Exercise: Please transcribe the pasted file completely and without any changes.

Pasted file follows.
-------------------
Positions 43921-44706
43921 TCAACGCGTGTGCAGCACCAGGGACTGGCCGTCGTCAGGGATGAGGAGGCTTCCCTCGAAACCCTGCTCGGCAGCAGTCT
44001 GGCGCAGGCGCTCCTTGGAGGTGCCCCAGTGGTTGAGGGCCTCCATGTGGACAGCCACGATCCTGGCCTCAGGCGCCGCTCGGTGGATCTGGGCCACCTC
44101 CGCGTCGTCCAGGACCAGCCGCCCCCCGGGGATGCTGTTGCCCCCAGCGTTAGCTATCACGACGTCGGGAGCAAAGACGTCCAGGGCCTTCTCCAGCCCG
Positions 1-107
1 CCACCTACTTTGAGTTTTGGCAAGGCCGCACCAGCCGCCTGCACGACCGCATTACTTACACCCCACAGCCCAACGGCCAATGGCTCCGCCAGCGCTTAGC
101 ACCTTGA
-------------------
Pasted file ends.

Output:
Positions 43921-44706
43921 TCAACGCGTGTGCAGCACCAGGGACTGGCCGTCGTCAGGGATGAGGAGGCTTCCCTCGAAACCCTGCTCGGCAGCAGTCT
44001 GGCGCAGGCGCTCCTTGGAGGTGCCCCAGTGGTTGAGGGCCTCCATGTGGACAGCCACGATCCTGGCCTCAGGCGCCGCTCGGTGGATCTGGGCCACCTC
44101 CGCGTCGTCCAGGACCAGCCGCCCCCCGGGGATGCTGTTGCCCCCAGCGTTAGCTATCACGACGTCGGGAGCAAAGACGTCCAGGGCCTTCTCCAGCCCG
Positions 1-107
1 CCACCTACTTTGAGTTTTGGCAAGGCCGCACCAGCCGCCTGCACGACCGCATTACTTACACCCCACAGCCCAACGGCCAATGGCTCCGCCAGCGCTTAGC
101 ACCTTGA